Coles has been working on its sustainability strategy for many years and is known for this aspect of its operations. “It’s really important to us on a number of fronts. Customers expect to be able to buy great quality, great value food and they want us, as a retailer, to make it easier for them to make sustainable choices. It’s also a motivating factor for our team that gives them a real reason to get out of bed in the morning because they feel like they are making a real difference. We know it’s very important to our investors, as well,” says Weckert.
The business splits its sustainability strategy in two. ‘Together to zero emissions’ focuses on its environmental impact, while ‘Better together’ is about its people and social impacts. On a practical level, programs to prevent food waste, reduce the use of plastics and lower emissions have been priorities, including a recent initiative to remove plastic carry bags from checkouts areas.
For many years, Coles has published an annual sustainability report that includes a comprehensive overview of all the actions it takes in this area. Plus half its recent investor day was spent explaining its approach to, and actions on, sustainability, including the progress it’s making toward its targets. Weckert says investors are always interested in ESG topics. “We ask experts in the business in areas like ethical sourcing and packaging to talk to investors about the details.”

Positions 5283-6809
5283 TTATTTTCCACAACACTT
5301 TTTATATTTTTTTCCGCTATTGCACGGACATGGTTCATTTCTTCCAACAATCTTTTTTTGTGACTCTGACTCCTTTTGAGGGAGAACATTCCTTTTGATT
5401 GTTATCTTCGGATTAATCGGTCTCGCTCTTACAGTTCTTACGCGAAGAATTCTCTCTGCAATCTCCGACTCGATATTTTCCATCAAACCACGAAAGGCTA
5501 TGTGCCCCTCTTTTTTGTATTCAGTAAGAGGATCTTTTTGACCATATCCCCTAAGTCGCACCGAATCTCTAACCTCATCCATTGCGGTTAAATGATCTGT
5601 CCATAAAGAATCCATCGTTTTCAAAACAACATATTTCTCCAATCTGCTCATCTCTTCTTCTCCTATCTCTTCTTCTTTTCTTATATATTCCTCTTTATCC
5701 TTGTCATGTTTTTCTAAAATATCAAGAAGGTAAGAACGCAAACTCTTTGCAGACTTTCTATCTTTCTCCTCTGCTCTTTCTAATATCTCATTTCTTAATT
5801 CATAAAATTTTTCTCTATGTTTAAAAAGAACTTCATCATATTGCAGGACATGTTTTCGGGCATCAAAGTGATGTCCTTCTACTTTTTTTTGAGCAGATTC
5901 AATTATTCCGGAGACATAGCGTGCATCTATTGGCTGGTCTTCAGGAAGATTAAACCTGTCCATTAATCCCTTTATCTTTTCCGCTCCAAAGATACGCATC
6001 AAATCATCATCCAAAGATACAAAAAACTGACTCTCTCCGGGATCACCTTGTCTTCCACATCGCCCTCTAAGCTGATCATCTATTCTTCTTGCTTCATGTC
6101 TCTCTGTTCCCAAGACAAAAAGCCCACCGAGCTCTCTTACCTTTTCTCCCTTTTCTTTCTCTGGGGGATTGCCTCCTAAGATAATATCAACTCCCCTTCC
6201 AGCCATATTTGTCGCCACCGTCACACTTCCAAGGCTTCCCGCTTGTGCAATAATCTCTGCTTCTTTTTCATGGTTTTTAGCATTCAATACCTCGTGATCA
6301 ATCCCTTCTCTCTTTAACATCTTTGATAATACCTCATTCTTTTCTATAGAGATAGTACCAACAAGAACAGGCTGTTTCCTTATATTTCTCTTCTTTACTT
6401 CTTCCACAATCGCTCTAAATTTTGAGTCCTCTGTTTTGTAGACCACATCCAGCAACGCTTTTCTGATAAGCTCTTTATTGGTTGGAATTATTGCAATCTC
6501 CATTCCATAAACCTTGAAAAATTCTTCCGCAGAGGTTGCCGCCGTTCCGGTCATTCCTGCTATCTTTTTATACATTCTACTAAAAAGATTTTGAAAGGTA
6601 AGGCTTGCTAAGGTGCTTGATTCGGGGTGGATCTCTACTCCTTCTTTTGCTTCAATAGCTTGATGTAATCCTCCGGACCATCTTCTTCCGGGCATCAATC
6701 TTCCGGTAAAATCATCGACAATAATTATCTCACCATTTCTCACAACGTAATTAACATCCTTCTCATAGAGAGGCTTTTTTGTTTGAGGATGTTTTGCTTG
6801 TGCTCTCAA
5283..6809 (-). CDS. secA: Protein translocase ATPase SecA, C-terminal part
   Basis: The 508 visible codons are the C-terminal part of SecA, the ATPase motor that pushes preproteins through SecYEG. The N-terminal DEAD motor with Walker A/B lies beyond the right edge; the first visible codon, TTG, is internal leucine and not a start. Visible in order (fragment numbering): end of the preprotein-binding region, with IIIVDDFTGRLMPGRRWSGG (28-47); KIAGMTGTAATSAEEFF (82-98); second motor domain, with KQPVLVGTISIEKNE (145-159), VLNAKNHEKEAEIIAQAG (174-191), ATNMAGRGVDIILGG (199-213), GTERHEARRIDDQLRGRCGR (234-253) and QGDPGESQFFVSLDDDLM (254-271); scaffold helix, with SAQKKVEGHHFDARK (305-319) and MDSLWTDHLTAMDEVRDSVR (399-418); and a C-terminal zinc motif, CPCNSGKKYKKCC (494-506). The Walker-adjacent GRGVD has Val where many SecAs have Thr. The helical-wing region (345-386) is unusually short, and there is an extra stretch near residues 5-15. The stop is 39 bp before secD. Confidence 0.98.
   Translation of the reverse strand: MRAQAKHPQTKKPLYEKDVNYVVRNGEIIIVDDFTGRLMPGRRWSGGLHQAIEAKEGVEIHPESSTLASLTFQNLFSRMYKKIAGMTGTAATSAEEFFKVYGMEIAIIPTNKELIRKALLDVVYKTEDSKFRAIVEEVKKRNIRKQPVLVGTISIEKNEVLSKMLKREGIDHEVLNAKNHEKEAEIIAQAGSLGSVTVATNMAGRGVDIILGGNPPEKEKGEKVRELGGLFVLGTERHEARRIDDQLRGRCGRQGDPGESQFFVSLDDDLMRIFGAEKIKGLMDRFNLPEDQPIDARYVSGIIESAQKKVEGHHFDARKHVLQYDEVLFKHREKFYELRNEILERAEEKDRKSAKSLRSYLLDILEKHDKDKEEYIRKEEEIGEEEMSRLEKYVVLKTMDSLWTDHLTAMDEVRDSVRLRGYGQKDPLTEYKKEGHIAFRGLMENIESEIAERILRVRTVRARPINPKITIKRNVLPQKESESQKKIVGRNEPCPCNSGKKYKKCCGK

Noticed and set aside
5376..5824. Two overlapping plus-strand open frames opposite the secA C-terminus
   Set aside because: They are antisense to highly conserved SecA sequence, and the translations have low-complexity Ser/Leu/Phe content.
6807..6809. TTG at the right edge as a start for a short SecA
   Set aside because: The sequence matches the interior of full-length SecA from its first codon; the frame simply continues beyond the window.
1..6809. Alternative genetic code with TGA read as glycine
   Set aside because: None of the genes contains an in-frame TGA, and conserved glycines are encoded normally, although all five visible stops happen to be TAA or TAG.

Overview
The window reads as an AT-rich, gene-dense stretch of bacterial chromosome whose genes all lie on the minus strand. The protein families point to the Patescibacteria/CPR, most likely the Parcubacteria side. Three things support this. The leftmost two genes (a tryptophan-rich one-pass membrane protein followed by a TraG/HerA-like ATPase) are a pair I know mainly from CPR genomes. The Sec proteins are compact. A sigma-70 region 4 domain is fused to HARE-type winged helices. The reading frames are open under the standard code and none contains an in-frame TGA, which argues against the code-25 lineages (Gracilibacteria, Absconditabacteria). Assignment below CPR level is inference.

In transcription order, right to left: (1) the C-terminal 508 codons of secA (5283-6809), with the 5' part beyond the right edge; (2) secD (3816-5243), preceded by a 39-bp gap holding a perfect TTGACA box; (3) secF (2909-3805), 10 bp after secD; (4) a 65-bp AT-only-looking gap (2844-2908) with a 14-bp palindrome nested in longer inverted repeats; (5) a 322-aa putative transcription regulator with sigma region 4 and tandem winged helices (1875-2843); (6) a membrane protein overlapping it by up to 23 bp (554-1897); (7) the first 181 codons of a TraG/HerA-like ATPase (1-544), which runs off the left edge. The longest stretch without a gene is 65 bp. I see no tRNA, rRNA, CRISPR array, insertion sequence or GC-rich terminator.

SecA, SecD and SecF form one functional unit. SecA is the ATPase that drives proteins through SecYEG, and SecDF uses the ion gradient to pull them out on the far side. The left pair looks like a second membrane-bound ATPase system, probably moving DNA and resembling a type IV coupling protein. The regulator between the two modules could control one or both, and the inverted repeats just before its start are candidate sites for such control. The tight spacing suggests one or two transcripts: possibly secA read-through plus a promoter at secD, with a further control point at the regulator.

<subhead> The business of investor relations
Coles has separate strategies for different investor groups, with communication to
institutional investors centred on results presentations, domestic and offshore roadshows and specific ESG meetings. For its massive retail shareholder base, the AGM is the main point of engagement. It hosts an in-person AGM and also webcasts the meeting so as many shareholders as possible can watch proceedings and ask management and the board questions. Emails are specifically tailored for the retail shareholder audience. Around 13 sell-side analysts cover the stock, and Coles also hosts briefings for these brokers.
The priority is financial discipline when it comes to capital management. “We target a return above our cost of capital, on balance, across all the capital projects we do. We’re disciplined about how we deploy capital and we bring sound governance processes around how capital spend is identified and then approved,” says Weckert.
“We work very hard on maintaining a very strong balance sheet. We look to have solid, investment-grade credit ratings. Achieving attractive returns, plus a strong balance sheet, is how we think about growing long-term shareholder value. It’s all part of our vision to be the most trusted retailer in Australia,” she said.
It will be exciting to see Coles’ future, backed by its new investments and how the business continues to evolve under Weckert and her team.